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Swimming with Sharks

from Financial Products

By Andrew Webb, Contributor

A lively discussion of the dilemmas quants face in the pricing of certain hard-to-value derivatives such as: ESOs (employee stock options), volatility swaps, volatility options, electricity derivatives, and barrier options with a volatility skew.

Rich Tanenbaum is asked to comment on the state of valuation techniques for electricity derivatives. "It's not like a bond, because there are lots of timing wrinkles," "... many people trading these products are possibly expert in electricity but not in derivative markets. This means an increased risk of devastating events."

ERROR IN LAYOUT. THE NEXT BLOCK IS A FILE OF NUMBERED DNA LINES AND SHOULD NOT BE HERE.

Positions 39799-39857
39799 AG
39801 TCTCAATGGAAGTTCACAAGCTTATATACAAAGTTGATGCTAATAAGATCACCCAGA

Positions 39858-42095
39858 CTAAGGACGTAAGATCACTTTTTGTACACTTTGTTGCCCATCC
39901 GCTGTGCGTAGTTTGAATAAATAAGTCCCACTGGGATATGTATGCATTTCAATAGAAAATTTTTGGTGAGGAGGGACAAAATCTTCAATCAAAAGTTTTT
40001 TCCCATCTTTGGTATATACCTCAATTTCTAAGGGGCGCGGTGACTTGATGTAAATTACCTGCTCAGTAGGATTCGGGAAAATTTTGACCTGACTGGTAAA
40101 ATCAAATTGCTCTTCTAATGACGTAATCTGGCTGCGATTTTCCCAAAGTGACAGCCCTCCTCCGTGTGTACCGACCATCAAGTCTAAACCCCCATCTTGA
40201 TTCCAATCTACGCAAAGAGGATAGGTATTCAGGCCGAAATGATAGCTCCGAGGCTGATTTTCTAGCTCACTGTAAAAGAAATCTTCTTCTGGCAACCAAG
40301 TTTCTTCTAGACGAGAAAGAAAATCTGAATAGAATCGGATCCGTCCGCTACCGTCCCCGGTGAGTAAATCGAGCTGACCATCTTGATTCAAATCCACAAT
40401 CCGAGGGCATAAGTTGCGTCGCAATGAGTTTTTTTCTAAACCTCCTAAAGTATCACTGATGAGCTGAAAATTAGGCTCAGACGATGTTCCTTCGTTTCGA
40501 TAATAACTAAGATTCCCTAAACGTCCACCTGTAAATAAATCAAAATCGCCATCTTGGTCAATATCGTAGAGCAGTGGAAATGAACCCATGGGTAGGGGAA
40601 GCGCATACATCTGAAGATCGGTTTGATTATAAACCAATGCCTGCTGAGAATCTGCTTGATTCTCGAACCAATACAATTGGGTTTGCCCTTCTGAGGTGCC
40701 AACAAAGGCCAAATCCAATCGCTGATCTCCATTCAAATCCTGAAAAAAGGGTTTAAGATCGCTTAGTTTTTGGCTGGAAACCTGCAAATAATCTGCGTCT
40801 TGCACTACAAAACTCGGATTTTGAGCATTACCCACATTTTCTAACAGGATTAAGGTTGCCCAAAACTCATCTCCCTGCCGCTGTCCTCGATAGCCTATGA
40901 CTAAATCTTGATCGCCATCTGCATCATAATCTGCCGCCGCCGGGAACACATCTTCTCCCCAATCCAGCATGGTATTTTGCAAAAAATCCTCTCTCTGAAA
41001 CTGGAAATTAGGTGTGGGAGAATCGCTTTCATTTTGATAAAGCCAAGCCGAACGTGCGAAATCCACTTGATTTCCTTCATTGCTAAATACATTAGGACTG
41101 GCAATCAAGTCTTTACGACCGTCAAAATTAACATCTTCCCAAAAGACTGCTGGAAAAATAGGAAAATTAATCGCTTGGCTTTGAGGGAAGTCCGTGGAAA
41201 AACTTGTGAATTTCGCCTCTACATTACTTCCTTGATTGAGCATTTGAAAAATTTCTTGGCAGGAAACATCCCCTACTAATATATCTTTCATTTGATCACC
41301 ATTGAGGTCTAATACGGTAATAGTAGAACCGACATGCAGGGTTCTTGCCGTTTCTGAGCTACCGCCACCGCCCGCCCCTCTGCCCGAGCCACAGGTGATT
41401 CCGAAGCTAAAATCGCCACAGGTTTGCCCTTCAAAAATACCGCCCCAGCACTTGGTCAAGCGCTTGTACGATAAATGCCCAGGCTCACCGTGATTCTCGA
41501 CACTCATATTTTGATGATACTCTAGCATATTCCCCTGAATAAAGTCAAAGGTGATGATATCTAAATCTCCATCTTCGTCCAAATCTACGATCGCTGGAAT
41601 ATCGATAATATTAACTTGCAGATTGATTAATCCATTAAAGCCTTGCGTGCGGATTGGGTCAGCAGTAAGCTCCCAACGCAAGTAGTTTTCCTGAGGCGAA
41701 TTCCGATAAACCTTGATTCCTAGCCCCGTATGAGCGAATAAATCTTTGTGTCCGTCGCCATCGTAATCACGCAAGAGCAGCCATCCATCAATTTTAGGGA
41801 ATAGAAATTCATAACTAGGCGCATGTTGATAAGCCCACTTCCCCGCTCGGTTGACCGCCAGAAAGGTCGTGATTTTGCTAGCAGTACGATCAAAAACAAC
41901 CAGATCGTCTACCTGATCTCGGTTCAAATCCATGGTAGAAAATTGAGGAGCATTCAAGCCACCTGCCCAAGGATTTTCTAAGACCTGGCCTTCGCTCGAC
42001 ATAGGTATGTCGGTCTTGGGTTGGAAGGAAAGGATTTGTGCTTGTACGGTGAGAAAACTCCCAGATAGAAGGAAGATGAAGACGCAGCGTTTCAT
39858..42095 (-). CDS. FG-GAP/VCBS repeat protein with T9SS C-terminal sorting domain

Rich also makes remarks concerning the effect of volatility skews on barrier options. "Effectively one has to predict how the volatility of at-the-money options will change as the market moves," says Tanenbaum. "Some people maintain that the entire volatility surface will change, which means you need a model to incorporate that. Others say it will remain static and that arbitrage opportunities will result. I find it intriguing that, in the presence of a smile, if at-the-money volatility stays flat as prices move, you have out-of-the money options losing volatility as they get closer to the money, then gaining volatility as they get in the money."




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